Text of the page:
Chai Style Home: Art Mavens Choose Light and Airy
Take a peek inside the lovely home of Janice and Andrew Dietz.
After 35 years with the Atlanta newspapers, Marcia currently serves as Retail VP for the Buckhead Business Association, where she delivers news and trends (laced with a little gossip).
Janice and Andrew Dietz created a space on the BeltLine where the elements of beauty, function, glamour, and restraint not only work together, but enhance each other. It’s a showcase for the art and creativity that they value so highly.
Janice’s parents, Lenore and Burt Gold, art collectors, imprinted Atlanta and her with a love of the contemporary. Andrew’s father, Phil Dietz was a gifted artist who worked in New York’s publishing fields and, upon retiring to Atlanta, became a key part of ArtPaper’s magazine staff. A love of the visual arts was infused in both Janice and Andrew from an early age.
Janice stated, “We collect 20th century modern and contemporary art, photography, and folk art. We’ve been involved with Atlanta’s art organizations, big and small. from the [Arts Center] and High [Museum of Art] to the Atlanta College of Art and the Museum of Contemporary Art of Georgia. Andrew is an artist and has written two books on art and creativity. Even our dog is named for an artist – Calder. So, it’s a big part of who we are.”
Janice, an interior designer with The Consulting House, gutted the couple’s four-level townhouse and served as both the designer and the general contractor. The light, airy space is animated with works by modern masters like Calder, Dubuffet, and Nevelson and whimsical folk-art, like a collection of ceramic sculptures of antique beer cans or an antique carousel horse. Andrew said, “Living in a home whose character is enhanced by warm, inviting, comfortable, yet sophisticated design with uplifting art is a recipe for joy and serenity.”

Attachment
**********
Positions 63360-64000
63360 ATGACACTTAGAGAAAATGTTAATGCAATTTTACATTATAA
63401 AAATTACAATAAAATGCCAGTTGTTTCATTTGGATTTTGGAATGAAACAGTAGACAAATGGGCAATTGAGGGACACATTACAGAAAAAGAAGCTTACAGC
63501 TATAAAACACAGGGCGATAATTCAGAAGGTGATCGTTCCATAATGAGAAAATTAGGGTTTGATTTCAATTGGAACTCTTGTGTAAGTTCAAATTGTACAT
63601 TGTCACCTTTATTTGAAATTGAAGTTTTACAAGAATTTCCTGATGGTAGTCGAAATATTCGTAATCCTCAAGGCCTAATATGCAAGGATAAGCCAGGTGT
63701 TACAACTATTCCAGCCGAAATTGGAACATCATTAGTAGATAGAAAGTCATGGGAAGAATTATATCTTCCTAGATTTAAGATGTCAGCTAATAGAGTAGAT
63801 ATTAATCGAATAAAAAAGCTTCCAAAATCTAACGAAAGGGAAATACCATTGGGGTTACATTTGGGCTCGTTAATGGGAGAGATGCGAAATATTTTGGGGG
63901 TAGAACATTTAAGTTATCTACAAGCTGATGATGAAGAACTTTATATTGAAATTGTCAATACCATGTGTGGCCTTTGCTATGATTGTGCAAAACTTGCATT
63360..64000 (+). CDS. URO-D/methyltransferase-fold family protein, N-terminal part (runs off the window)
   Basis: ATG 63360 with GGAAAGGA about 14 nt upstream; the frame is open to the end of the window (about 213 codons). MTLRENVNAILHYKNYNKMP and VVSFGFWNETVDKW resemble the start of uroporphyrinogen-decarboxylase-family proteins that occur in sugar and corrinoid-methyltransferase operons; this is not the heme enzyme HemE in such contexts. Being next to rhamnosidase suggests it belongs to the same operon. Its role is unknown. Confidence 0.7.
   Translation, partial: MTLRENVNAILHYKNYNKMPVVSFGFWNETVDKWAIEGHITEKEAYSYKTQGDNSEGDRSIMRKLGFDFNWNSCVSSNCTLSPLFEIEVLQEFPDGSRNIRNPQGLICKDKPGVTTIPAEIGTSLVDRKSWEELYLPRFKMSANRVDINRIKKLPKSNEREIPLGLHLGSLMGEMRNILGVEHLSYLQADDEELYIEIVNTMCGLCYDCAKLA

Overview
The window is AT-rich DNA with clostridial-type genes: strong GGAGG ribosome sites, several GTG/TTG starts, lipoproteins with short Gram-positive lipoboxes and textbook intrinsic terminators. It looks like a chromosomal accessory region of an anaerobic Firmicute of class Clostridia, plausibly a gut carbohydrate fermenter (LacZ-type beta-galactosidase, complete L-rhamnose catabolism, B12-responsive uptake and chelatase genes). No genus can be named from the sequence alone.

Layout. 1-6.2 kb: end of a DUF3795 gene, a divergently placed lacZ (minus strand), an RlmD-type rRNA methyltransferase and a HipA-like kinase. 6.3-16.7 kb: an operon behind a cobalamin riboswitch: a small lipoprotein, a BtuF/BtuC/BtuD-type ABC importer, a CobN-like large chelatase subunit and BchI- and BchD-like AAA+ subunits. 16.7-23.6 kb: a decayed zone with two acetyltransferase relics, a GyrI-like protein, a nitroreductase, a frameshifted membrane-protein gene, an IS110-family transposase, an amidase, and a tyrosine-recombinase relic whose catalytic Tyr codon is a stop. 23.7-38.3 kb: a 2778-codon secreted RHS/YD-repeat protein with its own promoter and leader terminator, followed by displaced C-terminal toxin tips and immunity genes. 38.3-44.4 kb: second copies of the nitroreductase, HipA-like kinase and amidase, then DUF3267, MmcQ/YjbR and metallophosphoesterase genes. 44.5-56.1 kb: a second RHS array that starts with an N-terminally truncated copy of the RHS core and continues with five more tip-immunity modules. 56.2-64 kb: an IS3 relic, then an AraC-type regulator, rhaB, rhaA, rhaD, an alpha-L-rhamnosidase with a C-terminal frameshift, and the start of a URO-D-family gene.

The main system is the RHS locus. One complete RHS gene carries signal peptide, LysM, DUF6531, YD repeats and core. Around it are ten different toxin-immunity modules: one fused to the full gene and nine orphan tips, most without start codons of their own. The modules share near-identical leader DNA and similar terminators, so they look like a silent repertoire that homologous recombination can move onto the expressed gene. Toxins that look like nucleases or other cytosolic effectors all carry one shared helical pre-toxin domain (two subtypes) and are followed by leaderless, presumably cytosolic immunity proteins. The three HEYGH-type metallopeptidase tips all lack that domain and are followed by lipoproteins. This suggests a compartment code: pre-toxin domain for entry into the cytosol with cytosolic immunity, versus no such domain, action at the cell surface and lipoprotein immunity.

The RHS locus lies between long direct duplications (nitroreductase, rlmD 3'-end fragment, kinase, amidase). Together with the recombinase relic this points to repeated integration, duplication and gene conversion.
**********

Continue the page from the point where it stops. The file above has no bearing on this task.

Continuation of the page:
Meander on the BeltLine to this “city” sanctuary.
Marcia: You have a second home. How do the two align?
Andrew: They’re as different as city and country. In Cashiers, we purchased land on which Janice designed and built a family mountain home. It’s set in a box canyon overlooking a lake in the woods. In Atlanta, we moved last year from a 1932 Buckhead home into this existing four-story townhome overlooking the BeltLine near Inman Park. Janice renovated every aspect, transforming it from builder-grade into a designer-grade property.
Marcia: Style runs in your family. Share how your parents, Lenore and Burt Gold, impacted you and the Atlanta art landscape.
Janice: My parents were avid art collectors and philanthropists. Beginning in the 1970s, many Atlantans clung tightly to traditional, representative art, they were helping to bring much more challenging modern and contemporary art here. The High Museum now holds a large portion of their collection, along with a gallery named in their honor. My father had a great design eye and sense of color. My mother was a visionary and a voracious collector. Beyond art, she collected ceramic birds, woven baskets, snuff boxes and Olympic pins starting with the 1972 Munich Games. She was once quoted that she would “rather buy art than eat.” I can’t go quite that far, but her passion and willingness to take creative risks live on in me. It’s part of why I studied architecture and design at Cornell and started and run my own design firm. Both my parents instilled in me an appreciation for design details.